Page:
Following the Prime Minister’s statement on 31 October 2020, we are adapting our support accordingly in response. We are pleased to update that from Thursday 5th November 2020, our KidsTime Workshops will provide online support, and are maintaining regular contact with families by virtual means. We have temporarily moved our schools work online and have produced specialist training material for schools to help them to support returning pupils whose parents have a mental illness.
Schools’ toolkit for Children’s Mental Health Week
This year, we’ve created a free toolkit for schools that focuses on the mental health of young people and their families, complete with animations, training and activities.Find out more
A library of lockdown games, videos, guides and activities, updated weekly
Each week, we’ll be adding new resources to our online lockdown library. We’re taking the time to select and create resources that we think are especially helpful, fun and interesting for children and young people who live with or care for a parent with a mental illness.Let's go!
“Lockdown is a confusing and difficult time for everyone. However, you can feel much more isolated when you’re dealing with the stress of being a young carer for a mentally unwell parent. ”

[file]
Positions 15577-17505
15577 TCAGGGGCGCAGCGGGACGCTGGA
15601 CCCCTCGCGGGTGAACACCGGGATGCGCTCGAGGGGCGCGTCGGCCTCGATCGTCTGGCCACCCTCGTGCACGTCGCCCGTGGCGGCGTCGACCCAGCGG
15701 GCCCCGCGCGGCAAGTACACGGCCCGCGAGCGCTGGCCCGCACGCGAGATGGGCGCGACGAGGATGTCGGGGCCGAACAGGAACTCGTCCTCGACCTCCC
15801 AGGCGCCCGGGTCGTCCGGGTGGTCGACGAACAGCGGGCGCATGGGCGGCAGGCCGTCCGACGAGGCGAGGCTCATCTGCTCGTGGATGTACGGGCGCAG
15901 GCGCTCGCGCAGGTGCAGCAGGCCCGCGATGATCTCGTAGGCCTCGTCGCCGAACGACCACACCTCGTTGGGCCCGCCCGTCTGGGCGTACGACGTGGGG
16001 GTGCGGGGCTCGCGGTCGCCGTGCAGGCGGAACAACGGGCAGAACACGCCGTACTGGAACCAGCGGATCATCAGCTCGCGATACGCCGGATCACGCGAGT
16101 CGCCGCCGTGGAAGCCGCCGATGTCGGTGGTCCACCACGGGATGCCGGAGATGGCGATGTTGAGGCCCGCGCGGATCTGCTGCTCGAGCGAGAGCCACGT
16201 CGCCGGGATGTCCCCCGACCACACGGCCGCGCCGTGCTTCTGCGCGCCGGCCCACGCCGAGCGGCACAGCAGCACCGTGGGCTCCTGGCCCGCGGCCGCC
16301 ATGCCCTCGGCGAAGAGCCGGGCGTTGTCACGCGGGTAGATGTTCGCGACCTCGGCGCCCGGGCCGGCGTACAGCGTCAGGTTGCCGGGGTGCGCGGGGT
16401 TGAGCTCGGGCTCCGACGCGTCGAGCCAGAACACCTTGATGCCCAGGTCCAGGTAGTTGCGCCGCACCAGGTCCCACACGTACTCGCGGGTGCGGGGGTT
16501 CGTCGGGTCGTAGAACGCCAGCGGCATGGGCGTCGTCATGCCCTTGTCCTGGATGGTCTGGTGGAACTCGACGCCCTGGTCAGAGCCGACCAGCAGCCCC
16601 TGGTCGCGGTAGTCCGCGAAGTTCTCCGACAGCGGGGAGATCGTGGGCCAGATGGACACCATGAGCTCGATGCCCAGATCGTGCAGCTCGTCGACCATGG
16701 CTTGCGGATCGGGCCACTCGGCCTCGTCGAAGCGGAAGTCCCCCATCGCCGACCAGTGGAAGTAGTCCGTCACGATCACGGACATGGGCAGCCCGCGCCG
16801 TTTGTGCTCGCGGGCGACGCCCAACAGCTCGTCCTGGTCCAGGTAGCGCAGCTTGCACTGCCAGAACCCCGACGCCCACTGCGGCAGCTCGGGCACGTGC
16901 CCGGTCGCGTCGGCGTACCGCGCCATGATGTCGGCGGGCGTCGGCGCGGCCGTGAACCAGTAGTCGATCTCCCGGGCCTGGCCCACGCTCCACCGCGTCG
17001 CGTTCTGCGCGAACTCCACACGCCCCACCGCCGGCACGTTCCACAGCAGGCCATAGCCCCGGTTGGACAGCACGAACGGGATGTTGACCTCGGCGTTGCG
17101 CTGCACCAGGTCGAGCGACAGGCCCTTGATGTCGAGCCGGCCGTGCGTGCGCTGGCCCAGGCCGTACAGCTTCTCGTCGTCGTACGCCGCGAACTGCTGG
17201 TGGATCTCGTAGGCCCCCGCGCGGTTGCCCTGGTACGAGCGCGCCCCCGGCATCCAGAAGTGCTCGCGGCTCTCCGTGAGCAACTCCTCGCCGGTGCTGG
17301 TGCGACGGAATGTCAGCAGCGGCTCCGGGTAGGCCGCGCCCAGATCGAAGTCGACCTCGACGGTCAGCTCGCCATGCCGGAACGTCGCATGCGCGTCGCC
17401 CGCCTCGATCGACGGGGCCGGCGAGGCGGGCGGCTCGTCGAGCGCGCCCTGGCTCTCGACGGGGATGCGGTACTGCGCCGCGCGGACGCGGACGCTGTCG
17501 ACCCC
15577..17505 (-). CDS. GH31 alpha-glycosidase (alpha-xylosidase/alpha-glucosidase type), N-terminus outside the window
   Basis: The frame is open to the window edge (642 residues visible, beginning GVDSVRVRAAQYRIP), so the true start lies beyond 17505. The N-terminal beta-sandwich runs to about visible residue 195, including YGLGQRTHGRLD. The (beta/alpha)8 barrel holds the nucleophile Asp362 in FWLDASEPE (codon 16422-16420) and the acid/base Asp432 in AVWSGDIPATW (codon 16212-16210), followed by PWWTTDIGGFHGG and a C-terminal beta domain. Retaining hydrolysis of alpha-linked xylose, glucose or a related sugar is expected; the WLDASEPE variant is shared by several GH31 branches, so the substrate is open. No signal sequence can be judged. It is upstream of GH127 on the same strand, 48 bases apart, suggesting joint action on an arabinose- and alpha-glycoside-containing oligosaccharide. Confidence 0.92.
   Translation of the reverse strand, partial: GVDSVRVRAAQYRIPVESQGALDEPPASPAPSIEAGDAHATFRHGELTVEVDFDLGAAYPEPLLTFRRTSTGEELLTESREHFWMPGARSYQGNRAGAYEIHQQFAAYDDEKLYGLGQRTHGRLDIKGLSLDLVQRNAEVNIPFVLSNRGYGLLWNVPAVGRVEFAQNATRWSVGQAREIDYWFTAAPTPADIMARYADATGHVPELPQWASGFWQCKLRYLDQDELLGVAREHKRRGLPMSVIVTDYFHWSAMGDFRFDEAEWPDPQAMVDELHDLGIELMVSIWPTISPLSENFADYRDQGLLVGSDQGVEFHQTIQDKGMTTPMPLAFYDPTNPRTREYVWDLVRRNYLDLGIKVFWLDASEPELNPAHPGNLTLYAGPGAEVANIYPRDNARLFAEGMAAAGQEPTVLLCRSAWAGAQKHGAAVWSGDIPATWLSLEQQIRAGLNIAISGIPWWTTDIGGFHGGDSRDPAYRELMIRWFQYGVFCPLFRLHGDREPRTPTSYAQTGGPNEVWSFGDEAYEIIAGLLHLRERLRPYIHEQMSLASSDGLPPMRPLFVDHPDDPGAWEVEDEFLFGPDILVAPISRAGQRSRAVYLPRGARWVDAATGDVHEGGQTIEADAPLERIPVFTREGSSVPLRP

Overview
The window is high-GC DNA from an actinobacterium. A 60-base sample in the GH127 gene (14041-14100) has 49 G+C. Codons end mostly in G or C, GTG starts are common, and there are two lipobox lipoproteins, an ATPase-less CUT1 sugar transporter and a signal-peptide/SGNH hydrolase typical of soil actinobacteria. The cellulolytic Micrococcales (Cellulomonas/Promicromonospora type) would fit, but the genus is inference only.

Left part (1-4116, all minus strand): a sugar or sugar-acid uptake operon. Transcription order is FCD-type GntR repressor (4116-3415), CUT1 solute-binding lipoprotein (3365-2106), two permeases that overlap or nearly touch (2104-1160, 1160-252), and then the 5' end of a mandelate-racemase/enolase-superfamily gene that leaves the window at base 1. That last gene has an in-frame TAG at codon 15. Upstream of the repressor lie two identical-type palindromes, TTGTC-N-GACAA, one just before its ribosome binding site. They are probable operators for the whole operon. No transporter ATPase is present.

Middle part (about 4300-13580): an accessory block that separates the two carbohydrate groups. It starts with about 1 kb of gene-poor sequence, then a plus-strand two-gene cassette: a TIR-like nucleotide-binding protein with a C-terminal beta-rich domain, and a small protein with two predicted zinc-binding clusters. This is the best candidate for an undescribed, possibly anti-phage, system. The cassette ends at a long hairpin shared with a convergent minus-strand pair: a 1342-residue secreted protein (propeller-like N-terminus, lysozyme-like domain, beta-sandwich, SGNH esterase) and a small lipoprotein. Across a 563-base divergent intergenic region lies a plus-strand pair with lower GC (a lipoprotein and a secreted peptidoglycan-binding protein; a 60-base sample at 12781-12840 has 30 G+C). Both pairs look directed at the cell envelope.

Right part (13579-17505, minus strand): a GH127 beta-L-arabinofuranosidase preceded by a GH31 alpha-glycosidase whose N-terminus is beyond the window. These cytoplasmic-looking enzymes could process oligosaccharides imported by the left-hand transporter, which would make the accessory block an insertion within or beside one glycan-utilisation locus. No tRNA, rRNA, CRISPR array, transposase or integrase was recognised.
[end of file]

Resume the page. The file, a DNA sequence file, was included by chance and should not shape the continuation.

Read our latest report on the impact of COVID-19 on children, young people and families throughout the UKRead the report
Latest News and Stories
Our Time joins other key voices in House of Lords inquiryFind out how our evidence on young people with a parent who has mental illness contributed to the House of Lords inquiry ‘The role of public services in addressing child vulnerability'.
Our Time wins £1,000 Movement for Good awardOur Time has won a £1,000 Movement for Good award from Ecclesiastical Insurance Group thanks to nominations from the public.
UK Youth grant awarded to Our Time from Guardian AppealWe are delighted to confirm we have been awarded a grant by UK Youth as part of their The Guardian/Observer Appeal.
What young people say about having a parent with a mental illness
Having a parent with a mental illness does not mean you are destined to have a mental illness yourselfFind out more